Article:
A gas spring extends due to the difference in pressures acting on the cross-sectional area of the rod, it is the only factor that affects the P1 output force.
The diameter of the tube is immaterial to the P1 force generated.
Taking a practical example, the cross-sectional area of a 6mm rod is 28.3mm²; whereas, for a 10mm rod, this is 78.5mm². An increase of 177%.
This increase in cross-sectional area explains why the force range of a spring increases as the rod diameter increases.
Using the example from section 1.0, a spring with a 10mm rod charged to a pressure of 40 bar (4MPa) will yield a P1 force of 315N.
P1 = p x A
P1 = 4MPa x (3.14 x 0.0052)
P1 = 315N
Whereas a spring with a 6mm rod charged to the same pressure will yield a P1 force of only 113N.
P1 = p x A
P1 = 4MPa x (3.14 x 0.0032)
P1 = 113N
Although the pressure remained identical, the area being acted upon has reduced, thus the force output is also reduced.
3.0 The effect of rod insertion
The force output of a spring is greater in its compressed state than in its extended state, this is due to ‘rod insertion’.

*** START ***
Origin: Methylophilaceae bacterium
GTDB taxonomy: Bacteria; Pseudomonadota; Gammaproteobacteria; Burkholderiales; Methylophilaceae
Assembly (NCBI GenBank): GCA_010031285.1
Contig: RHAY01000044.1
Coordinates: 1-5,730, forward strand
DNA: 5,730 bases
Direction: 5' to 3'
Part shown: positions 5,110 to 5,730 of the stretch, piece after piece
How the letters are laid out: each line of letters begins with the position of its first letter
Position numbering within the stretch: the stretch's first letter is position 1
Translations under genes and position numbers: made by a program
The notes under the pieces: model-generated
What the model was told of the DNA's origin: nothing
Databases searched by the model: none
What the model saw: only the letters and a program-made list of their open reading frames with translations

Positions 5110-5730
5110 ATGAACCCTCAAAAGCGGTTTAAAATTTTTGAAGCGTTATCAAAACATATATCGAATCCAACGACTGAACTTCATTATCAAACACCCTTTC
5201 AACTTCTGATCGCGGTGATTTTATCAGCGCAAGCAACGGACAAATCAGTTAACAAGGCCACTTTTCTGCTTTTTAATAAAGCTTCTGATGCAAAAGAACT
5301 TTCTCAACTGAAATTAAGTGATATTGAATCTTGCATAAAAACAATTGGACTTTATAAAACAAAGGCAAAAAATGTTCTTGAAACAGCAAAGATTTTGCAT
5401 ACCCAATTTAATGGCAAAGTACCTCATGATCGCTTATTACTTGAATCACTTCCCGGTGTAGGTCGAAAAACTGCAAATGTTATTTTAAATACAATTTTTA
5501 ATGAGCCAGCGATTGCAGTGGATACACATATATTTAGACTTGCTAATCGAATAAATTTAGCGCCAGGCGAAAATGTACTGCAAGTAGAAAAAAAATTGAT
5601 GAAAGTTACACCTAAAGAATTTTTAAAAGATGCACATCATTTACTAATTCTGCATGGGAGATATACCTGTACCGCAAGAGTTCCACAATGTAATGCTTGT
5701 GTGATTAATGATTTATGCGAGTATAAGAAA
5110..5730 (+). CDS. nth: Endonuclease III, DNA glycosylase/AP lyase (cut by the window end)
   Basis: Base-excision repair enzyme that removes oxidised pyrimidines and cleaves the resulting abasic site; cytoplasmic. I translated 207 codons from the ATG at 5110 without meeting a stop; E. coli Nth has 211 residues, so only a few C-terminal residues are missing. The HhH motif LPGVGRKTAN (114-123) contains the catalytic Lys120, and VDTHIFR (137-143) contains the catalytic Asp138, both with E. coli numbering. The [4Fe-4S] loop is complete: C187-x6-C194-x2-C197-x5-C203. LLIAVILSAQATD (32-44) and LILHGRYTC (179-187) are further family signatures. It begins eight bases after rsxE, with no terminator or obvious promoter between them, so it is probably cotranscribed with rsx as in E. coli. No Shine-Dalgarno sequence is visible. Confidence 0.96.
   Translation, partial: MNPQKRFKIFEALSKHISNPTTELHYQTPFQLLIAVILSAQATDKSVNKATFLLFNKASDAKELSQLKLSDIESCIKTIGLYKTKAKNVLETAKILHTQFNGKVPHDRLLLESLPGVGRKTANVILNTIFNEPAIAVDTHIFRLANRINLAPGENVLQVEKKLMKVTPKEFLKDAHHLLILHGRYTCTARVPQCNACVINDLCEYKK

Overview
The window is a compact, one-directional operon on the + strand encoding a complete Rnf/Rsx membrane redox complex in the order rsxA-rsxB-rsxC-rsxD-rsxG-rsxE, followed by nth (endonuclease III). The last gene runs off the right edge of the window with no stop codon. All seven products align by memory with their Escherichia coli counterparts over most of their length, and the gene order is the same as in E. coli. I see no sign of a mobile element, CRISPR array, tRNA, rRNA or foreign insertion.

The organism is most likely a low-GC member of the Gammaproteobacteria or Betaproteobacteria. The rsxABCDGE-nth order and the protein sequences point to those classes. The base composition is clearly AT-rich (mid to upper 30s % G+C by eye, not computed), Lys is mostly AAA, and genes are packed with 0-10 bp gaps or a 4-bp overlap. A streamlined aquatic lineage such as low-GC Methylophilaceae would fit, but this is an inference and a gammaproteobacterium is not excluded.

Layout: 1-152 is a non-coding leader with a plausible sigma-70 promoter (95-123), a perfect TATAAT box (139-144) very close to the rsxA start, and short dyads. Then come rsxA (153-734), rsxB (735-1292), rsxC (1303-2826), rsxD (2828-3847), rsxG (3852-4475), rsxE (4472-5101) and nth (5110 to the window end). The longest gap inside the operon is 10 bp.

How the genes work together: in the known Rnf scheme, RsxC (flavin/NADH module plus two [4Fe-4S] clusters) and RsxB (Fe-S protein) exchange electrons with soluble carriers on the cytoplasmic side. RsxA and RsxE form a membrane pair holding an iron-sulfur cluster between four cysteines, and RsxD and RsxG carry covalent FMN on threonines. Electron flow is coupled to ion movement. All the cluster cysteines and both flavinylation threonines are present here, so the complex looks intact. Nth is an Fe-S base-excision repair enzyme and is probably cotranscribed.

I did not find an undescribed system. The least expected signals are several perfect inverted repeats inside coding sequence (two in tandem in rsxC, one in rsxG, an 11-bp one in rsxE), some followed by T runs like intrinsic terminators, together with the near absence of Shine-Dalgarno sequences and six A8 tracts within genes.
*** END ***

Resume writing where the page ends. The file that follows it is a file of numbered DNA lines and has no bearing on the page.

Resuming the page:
As described in section 1.0, the P1 value is the force measurement in the extending direction taken 5mm from full extension.
Similarly, the P2 value is the force measurement in the extending direction taken 5mm from full compression.
The P2 value will always be greater than the P1 value as explained by Boyle’s Law.
Boyle’s Law is a basic law of chemistry which describes the behaviour of a gas held at a constant temperature. The law states that at a fixed temperature, the volume of the gas is inversely proportional to the pressure exerted by the gas.
Gas springs are sealed units so, in accordance with Boyle’s Law, when a force acts upon the rod and pushes it into the cylinder compressing the spring – the available volume for the gas is reduced due to the volume displaced by the rod.
As a result, the internal pressure (and consequently the force) increases,mathematically described by the following formula:
p1 x V1 = p2 X V2